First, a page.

This resource provides an overview of state high school graduation requirements. Nearly all states require students to complete a certain number of units per course to earn a standard diploma in the state; but courses, units and assessments outside of exit exams and diploma options vary. Education Commission of the States researched a range of policies — including state statute, state regulations, department guidelines, state standards and state board rules — to create this 50-State Comparison.
Click on the questions below for 50-State Comparisons showing how all states approach specific policies. Or choose to view a specific state’s approach by going to the individual state profiles page.
- What are the state’s course requirements for high school graduation?
- What are the state’s non-course requirements for high school graduation?
- How many total course units does the state require for high school graduation?
- What are the other diploma types offered by the state?
Key terms used in this resource:
Standard diploma type. A standard diploma type refers to the minimum requirements necessary to earn a diploma in a state. States may offer additional diploma types or endorsements.
Multiple options. Some states require a certain number of units among a group of course options. For example, a state may require two units from a list that includes foreign language, fine arts, performing arts, and career and technical education.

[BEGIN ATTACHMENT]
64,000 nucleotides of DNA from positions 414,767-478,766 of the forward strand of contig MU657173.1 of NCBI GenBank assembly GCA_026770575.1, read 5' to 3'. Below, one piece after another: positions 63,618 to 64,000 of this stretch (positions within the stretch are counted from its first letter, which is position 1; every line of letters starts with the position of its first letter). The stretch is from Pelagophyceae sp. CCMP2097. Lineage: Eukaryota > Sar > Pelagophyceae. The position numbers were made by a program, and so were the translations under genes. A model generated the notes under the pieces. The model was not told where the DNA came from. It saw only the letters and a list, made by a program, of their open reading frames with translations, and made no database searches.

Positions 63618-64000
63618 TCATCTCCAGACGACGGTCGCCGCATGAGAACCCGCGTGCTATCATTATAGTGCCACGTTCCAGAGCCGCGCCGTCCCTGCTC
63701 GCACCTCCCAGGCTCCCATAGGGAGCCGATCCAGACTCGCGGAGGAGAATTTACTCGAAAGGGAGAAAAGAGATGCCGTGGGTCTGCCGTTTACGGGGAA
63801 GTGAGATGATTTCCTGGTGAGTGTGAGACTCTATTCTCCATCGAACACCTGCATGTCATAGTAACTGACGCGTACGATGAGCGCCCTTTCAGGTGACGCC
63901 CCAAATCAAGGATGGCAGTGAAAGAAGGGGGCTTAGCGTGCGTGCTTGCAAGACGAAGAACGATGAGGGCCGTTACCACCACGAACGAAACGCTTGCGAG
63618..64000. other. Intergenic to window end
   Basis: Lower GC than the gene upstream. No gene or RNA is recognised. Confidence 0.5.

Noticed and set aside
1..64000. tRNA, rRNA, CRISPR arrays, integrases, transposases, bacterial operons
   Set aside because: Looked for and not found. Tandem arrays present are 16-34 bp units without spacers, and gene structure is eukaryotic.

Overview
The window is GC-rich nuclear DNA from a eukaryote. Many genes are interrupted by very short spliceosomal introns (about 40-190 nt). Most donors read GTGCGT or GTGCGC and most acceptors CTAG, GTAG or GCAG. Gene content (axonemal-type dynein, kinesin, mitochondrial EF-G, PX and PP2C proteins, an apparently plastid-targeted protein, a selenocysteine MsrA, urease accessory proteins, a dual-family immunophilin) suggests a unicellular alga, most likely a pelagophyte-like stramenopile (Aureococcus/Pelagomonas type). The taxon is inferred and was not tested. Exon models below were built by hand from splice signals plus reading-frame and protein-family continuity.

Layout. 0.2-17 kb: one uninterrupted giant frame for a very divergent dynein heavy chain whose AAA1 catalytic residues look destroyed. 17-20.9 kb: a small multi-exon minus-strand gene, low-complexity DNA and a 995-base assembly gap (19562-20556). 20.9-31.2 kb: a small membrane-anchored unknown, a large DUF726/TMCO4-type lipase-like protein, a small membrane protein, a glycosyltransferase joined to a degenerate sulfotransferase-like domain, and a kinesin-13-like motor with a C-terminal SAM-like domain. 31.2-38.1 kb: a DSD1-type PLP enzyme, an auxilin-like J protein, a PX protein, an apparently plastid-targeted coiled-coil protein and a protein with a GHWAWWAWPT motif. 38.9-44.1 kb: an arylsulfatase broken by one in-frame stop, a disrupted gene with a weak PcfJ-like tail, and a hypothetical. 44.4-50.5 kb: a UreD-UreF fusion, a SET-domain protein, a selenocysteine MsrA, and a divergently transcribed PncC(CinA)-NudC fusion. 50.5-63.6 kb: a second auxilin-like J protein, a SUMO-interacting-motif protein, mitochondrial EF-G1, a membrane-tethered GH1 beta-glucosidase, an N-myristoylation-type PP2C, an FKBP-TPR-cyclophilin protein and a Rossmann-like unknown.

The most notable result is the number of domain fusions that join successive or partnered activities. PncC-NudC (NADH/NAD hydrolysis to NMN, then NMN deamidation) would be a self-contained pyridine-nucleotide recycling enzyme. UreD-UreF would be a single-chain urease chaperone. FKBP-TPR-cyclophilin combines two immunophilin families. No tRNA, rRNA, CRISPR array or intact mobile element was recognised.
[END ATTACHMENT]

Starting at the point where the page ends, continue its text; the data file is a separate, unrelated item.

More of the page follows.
Endorsement. An endorsement is a credential added to a standard diploma that indicates additional requirements were met. Some examples of endorsements states use are for STEM or career and technical education.
Carnegie unit. A basic credit-hour measurement.
This 50-State Comparison does not include:
Exit exam requirements. Some states require students to achieve a minimum score on subject area assessment(s), in addition to completing course requirements.
Naturalization exam requirements. An increasing number of states require all students to correctly answer a certain number of questions from the U.S. Citizenship and Immigration Services Naturalization Test as a condition of high school graduation.
Competency-based alternatives to Carnegie units. These policies vary significantly, with those at one end limiting students to demonstrating competency in a foreign language to those at the other end completely eliminating references to Carnegie unit in statute or regulation.
- Forty-seven states and the District of Columbia have minimum statewide high school graduation requirements. Colorado, Massachusetts and Pennsylvania leave high school graduation requirements up to local districts; but all three have statewide assessment or recommended graduation requirements.
- Sixteen states offer diploma options other than the standard diploma type, and six states offer multiple standard diploma options.
- Of the states that specify it, the total units required varies from 13 to 24.
- Seventeen states specify non-course requirements as a condition of graduation in state policy.
View state legislation from our State Education Policy Tracking resource (select High School issue and Graduation Requirements sub-issue).
PUBLISHED: February 14, 2019
RESOURCE TYPE: 50-State Comparison